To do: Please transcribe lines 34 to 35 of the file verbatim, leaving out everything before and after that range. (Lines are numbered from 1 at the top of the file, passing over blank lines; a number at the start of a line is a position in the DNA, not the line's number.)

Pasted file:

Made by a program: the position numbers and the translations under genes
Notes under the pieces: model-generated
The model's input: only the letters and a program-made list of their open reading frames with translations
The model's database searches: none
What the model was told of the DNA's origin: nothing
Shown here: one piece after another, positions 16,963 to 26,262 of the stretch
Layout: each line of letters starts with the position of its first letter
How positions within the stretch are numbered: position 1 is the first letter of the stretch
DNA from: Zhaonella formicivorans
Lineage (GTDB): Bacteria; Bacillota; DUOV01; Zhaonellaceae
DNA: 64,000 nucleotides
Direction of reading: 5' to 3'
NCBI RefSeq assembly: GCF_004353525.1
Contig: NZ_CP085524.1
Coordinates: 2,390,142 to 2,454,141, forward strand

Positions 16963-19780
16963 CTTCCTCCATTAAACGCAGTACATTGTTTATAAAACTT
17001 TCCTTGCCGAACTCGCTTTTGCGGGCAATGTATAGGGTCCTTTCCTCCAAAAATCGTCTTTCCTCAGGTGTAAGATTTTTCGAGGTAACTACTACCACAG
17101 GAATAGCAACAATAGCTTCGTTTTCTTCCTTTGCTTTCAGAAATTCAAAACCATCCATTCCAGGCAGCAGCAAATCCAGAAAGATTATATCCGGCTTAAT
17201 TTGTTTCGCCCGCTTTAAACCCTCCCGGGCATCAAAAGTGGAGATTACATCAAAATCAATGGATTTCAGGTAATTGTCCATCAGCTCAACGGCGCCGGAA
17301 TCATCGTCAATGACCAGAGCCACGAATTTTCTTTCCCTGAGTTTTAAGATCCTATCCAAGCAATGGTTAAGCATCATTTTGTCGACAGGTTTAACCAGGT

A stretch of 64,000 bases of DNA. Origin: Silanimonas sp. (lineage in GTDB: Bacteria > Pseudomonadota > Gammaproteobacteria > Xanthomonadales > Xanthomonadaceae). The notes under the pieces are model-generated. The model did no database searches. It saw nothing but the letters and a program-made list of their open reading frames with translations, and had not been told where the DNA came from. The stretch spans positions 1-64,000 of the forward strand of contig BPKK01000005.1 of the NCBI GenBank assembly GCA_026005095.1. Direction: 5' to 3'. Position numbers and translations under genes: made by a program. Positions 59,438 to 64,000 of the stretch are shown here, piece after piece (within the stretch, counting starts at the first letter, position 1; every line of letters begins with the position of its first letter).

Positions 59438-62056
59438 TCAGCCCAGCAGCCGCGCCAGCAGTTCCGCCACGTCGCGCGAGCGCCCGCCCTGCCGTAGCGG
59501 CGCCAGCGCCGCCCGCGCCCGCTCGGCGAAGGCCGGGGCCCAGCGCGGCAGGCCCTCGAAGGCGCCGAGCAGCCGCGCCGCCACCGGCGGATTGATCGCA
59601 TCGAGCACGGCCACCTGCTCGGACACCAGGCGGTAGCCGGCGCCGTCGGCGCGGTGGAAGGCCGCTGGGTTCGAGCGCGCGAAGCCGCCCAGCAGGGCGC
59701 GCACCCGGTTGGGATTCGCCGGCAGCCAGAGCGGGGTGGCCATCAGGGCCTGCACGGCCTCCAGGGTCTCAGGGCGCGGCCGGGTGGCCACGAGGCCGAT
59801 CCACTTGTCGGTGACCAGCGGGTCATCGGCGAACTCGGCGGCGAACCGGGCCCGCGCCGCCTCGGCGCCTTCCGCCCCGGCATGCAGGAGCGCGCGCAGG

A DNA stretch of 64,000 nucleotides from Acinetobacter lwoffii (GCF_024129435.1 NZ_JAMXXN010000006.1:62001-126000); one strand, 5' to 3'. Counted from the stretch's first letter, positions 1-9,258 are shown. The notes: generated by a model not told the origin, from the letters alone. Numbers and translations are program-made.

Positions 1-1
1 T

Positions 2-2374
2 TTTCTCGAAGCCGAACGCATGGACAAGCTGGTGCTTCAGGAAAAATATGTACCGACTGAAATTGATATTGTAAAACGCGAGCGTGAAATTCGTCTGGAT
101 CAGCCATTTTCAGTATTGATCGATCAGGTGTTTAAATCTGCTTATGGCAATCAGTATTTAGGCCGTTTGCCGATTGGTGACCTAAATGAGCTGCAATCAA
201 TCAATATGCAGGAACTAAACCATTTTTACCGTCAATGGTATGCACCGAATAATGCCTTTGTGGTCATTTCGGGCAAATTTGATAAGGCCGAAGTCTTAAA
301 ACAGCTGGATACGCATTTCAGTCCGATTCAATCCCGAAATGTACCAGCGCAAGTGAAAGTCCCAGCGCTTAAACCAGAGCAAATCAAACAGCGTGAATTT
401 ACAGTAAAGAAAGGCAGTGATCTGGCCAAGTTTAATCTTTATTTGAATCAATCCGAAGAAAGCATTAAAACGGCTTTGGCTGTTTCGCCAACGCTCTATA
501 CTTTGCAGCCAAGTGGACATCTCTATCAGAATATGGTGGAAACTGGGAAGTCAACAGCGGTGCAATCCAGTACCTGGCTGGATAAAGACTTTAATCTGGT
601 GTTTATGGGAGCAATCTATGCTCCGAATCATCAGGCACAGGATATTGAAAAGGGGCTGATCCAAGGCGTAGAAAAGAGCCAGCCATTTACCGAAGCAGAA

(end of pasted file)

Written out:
101 CAGCCATTTTCAGTATTGATCGATCAGGTGTTTAAATCTGCTTATGGCAATCAGTATTTAGGCCGTTTGCCGATTGGTGACCTAAATGAGCTGCAATCAA
201 TCAATATGCAGGAACTAAACCATTTTTACCGTCAATGGTATGCACCGAATAATGCCTTTGTGGTCATTTCGGGCAAATTTGATAAGGCCGAAGTCTTAAA